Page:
Voter security to hinge on Afghan forces
The Washington Times
By Jessica Weinstein

KABUL, Afghanistan — With less than a month to go before Afghan elections, it’s unclear whether a security plan that relies heavily on Afghan forces will be sufficient to safeguard voters at the country’s 7,000 polling stations.

The security plan, recently released by Afghanistan’s International Elections Commission, calls for Afghans to take the lead on Aug. 20, election day. Despite escalating violence in the southern and eastern parts of the country, U.S. and international forces are supposed to form only an outer perimeter around polling stations and to act only if called upon by Afghan forces.

Afghanistan’s national police and army are to be in charge, but it’s unclear whether enough trained forces will be available to secure polling locations.

“We want to show the people of Afghanistan that everything is going [to happen] by Afghans by themselves,” said Mohammad Noor, a spokesman for the elections commission. “That’s very important, and that will [affect] their minds.”

In a demonstration of the dangers surrounding the elections, President Hamid Karzai’s running mate, Mohammed Qasim Fahim, survived an assassination attempt Sunday when militants attacked his convoy.
Mr. Karzai’s main challenger, former Foreign Minister Abdullah Abdullah, has lost two staff members to violence this month.

Afghan and coalition security forces have been working on the security strategy for the elections since May. They are trying to make it flexible enough to guard polling centers while retaining the troop strength needed to continue military operations against the Taliban.

The resulting security web envisions concentric circles around each polling location to be drawn from the 90,000-member national police force, the 95,000-member national army and the more than 100,000-member U.S.-led International Security Assistance Force, according to the Afghan Defense Ministry.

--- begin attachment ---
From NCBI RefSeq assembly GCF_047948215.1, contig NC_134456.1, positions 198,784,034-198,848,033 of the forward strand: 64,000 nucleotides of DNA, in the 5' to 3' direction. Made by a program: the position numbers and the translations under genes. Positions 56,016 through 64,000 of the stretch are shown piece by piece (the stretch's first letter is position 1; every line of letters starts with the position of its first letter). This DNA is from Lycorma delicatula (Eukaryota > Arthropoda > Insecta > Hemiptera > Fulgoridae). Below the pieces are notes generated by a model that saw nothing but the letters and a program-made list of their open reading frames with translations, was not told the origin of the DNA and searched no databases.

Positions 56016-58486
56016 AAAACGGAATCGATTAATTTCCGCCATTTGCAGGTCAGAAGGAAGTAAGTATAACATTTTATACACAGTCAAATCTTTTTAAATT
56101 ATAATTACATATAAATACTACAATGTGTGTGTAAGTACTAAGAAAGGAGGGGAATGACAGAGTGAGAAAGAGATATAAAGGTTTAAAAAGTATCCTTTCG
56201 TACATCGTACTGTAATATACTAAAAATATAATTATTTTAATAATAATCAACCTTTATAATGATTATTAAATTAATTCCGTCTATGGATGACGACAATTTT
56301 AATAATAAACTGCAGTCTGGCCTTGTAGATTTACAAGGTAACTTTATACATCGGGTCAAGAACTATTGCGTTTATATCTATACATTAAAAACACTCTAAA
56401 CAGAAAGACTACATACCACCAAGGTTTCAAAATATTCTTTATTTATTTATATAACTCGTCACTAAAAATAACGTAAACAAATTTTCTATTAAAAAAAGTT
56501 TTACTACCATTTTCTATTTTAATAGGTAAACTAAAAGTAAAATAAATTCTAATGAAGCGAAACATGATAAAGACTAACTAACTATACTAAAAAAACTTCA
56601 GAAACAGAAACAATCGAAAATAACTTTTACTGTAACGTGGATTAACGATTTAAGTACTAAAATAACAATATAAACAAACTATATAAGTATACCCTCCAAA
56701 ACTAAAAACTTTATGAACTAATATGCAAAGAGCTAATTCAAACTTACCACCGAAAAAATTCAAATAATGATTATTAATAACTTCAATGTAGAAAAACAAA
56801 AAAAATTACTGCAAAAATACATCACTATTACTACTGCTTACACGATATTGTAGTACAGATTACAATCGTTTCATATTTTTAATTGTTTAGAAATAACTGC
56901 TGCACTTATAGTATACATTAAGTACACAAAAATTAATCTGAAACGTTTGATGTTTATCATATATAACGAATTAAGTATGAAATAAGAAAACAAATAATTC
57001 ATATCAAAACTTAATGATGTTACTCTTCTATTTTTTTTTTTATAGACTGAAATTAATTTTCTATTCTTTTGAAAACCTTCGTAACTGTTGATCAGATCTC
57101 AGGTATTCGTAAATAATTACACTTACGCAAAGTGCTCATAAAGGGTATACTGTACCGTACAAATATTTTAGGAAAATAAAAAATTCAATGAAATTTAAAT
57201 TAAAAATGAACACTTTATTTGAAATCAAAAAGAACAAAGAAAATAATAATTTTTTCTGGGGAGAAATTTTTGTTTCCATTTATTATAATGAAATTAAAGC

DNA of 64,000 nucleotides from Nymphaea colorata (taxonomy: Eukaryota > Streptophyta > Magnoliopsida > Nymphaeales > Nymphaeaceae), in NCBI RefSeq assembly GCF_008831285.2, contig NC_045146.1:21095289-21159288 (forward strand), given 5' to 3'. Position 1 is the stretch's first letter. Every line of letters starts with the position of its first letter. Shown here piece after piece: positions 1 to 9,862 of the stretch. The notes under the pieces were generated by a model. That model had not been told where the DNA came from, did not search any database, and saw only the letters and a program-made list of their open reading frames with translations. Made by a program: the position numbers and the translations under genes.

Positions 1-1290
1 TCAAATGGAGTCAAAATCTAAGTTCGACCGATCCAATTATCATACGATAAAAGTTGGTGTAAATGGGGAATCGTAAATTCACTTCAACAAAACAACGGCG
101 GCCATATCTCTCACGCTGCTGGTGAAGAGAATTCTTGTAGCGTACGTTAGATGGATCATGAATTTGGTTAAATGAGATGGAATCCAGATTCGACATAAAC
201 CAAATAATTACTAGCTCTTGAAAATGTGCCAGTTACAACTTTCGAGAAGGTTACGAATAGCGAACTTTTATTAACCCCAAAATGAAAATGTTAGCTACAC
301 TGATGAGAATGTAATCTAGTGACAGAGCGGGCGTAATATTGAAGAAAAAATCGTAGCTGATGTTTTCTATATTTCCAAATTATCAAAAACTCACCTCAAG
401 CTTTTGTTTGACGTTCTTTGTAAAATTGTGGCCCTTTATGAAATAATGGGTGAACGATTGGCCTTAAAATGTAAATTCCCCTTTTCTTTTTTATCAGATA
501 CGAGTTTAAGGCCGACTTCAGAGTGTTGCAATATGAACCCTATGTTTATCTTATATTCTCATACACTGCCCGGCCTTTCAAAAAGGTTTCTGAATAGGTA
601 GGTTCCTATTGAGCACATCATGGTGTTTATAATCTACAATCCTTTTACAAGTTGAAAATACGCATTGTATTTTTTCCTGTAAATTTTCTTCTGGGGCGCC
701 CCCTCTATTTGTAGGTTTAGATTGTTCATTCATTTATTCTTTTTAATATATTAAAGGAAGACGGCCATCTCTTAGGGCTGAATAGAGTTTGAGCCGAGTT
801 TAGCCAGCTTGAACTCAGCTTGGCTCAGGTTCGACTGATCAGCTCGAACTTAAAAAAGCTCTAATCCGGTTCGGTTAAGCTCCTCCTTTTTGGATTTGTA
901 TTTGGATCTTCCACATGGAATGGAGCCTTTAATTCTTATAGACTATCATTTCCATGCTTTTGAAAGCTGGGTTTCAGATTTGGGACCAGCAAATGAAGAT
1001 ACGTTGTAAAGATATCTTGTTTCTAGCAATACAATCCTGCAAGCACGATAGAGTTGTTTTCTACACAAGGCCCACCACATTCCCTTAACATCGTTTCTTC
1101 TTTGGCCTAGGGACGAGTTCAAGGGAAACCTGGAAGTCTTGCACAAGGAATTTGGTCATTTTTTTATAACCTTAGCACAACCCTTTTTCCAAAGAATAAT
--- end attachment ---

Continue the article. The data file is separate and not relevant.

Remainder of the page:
At any time, however, these troops can be pulled into military operations. By election day, only 20 percent of the national army will have received mentoring from coalition forces, while about 10,000 Afghan police officers will not have completed their training, Afghan officials say.

A U.S. brigade from the 82nd Airborne is scheduled to arrive solely to train the army, but the troops will not arrive before the vote.

General Zahir Azimi, a spokesman for the Afghan Defense Ministry, admitted that the number of Afghan forces may be too low to provide adequate security.

“If we do not have enough forces, we have to go on with this limited number,” he said.

Commanders from the international force said, however, that they remain encouraged at the way Afghans are seeking ownership of the election security process.

“I’ve been impressed by the way they get about their business,” Brig. Gen. Damian Cantwell, the force’s main liaison with the elections task force, told The Washington Times. “I’m confident they’re doing the best they can, and they’re taking steps to make the best use of their limited resources.”

Gen. Cantwell said Afghan forces rehearsed election day security two weeks ago at Kabul’s airport. He said security force leaders from every province in Afghanistan participated.

The spokesman for the Afghan Defense Ministry said Afghan forces are conducting more than 10,000 operations in connection with election security. About two-thirds of the polling locations across the country are known to the Defense Ministry, he said. Specific locations will be announced to the public just a week before the vote to add another layer of security.

As Afghan and coalition forces clear Taliban from districts in Helmand province, the election commission is sending teams to register voters there. Nine districts remain under Taliban control.
“They want to participate in the election,” said Mr. Noor, “and they’re really hopeful for that process.”

About 17 million Afghans have registered to vote, and about 1,600 civic educators are working to increase turnout through radio and television ads as well as through cell-phone text messages.

Interest in the election appears high, with many Afghans criticizing the record of the incumbent, Mr. Karzai. Voters also will choose provincial leaders.

A poll conducted by the International Republican Institute in May showed that 31 percent of voters favored Mr. Karzai, while 7 percent preferred Mr. Abdullah.

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